“An individual serving as a contract’s COR without a signed COR Memo that establishes duties to perform and the actions not authorized to perform could impact the effectiveness of FDA’s oversight of the technical and programmatic aspects of the contract and the reliability and timely completion of contractor performance assessments and could result in the Federal Government incurring additional contract costs,” the report added.
The OIG also said that FDA failed to complete required contractor performance evaluations, properly document all key contracting decisions or activities, and include the required acquisition strategy statement in the orders’ acquisition plans. The agency noted that FDA responded to its report and concurred with the findings and recommendations.
“FDA stated that it has increased its reviews and audits of the acquisition files to ensure that all applicable contract documentation is properly prepared and uploaded into the [Purchase Request Information System (PRISM)],” said the OIG. “FDA stated that it has updated its policies and procedures to ensure that all contracting decisions made by the contracting officer will be documented and that the documentation will include the rationale for any business judgments.”
The oversight body said that FDA plans to assess the acquisition lifecycle process to ensure that all acquisition activities align with current policies and procedures and established best practices.
On 20 December 2022, Lisa Rovin, FDA’s director for public health strategy and analysis responded to the OIG’s draft report and said that the agency does not think a contracting officer representative needs to be assigned in every purchase order and that it has discretion when a COR needs to be added under FAR.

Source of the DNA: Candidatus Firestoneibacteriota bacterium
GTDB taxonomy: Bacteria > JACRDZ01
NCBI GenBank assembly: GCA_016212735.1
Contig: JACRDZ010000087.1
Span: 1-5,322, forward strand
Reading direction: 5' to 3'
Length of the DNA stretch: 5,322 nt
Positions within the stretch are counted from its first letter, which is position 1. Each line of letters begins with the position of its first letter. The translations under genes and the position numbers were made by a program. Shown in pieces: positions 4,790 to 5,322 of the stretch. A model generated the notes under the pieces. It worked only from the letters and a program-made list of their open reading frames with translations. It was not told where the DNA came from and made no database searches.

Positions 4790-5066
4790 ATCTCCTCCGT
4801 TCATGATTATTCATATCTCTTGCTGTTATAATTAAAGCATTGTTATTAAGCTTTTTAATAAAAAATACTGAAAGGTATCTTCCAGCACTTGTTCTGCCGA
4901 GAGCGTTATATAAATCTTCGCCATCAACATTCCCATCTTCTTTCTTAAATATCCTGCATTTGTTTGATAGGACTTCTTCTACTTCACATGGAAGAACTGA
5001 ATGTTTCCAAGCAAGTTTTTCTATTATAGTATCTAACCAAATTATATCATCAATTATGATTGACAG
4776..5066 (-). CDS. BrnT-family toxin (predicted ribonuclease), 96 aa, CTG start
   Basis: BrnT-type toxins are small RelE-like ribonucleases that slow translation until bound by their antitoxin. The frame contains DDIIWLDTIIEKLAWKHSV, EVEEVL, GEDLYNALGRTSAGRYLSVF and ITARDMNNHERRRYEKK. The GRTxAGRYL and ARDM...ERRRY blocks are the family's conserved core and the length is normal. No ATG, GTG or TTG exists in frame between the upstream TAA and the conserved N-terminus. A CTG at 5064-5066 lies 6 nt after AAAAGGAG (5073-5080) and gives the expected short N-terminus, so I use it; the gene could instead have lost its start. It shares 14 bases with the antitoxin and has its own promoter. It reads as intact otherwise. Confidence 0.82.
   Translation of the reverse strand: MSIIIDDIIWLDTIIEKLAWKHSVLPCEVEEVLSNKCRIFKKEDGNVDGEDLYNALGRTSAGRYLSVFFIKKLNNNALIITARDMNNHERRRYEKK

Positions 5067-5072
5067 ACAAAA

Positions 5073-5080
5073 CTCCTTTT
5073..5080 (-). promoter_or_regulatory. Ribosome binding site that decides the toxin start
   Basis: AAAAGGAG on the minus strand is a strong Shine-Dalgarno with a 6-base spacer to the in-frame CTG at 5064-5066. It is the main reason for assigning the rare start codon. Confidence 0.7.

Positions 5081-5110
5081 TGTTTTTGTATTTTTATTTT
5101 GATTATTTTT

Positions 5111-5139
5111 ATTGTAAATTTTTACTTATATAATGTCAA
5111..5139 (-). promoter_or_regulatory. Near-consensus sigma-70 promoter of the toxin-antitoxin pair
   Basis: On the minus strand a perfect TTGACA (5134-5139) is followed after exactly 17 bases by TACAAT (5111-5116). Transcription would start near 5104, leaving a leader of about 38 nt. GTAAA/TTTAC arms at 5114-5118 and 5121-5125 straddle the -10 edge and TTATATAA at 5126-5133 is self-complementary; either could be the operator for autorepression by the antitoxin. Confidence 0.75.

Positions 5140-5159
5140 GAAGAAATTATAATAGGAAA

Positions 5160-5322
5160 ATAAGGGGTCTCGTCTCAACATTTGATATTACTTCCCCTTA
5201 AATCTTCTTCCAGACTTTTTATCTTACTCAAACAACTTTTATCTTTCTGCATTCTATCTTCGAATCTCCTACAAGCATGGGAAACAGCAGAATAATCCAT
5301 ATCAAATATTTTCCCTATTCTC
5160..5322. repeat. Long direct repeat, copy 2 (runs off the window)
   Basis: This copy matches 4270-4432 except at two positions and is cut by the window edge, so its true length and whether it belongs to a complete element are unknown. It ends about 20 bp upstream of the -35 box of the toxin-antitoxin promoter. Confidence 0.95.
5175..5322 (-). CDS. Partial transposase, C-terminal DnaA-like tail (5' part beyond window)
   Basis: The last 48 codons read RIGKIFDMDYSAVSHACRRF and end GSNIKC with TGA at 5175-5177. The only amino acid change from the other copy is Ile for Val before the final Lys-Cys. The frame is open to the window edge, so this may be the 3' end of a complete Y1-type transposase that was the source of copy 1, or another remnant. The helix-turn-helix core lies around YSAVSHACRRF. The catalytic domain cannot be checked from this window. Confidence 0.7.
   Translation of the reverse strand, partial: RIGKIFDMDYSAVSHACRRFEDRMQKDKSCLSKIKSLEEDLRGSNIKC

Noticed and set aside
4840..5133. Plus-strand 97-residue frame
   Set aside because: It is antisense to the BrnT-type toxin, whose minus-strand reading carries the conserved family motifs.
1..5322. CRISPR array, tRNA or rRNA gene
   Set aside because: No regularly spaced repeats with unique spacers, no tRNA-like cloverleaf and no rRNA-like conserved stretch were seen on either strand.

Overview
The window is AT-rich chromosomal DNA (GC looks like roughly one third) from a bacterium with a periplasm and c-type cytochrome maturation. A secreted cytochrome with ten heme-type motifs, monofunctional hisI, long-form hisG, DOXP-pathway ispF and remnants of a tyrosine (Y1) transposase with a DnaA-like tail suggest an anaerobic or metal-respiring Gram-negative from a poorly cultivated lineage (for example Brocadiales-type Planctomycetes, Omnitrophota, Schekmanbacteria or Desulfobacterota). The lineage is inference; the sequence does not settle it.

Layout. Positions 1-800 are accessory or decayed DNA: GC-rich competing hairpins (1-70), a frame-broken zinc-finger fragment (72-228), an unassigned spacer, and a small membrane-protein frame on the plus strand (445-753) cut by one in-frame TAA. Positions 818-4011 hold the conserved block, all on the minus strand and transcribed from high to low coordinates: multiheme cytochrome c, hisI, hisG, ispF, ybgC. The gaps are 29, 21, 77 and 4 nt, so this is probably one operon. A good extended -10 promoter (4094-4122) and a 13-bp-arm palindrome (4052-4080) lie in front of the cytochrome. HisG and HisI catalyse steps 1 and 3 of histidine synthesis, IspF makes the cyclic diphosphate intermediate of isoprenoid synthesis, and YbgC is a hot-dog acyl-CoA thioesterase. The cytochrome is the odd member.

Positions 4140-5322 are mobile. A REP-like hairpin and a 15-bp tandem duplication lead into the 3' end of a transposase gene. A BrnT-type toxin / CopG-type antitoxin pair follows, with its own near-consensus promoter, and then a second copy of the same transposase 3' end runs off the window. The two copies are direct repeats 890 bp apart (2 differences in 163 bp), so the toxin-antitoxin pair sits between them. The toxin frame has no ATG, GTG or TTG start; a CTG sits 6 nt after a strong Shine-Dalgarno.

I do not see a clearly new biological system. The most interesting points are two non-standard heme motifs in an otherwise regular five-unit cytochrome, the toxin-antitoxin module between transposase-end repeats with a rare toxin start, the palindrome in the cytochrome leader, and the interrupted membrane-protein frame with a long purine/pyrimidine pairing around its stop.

“To increase visibility when a COR is appointed, FDA now tracks COR Appointments through a dedicated data field in PRISM,” FDA said. “Also, [FDA’s Office of Acquisitions and Grants Services (OAGS)] has increased its reviews of Acquisition Files, including COR Appointment documentation, within operational supervisory chains of command, as well as greater Acquisition File audits and other reviews by the Acquisition Policy and Oversight Branch.”
The agency went on to state for the other issues raised by the OIG, it has updated its procedures and will remind contracting officers of their responsibilities to ensure they comply with federal regulations.

"There is no single reason for some of the findings identified within the report," Audra Harrison, an FDA spokesperson, told Focus. "In some cases, it was an oversight of the contract official to upload the required supporting documentation which is being addressed through the reissuing of the [standard operating procedures] and continuous monitoring of contract files by their leadership. In other cases, it will be ensuring that members of the acquisition team collaborate to ensure that the appropriate actions are either followed and are documented."

Harrison added that OAGS will take the necessary steps to ensure future compliance which includes training or re-training, reviewing guidance to ensure that it is updated or reflects best practices, and additional reviews and or audits as deemed necessary.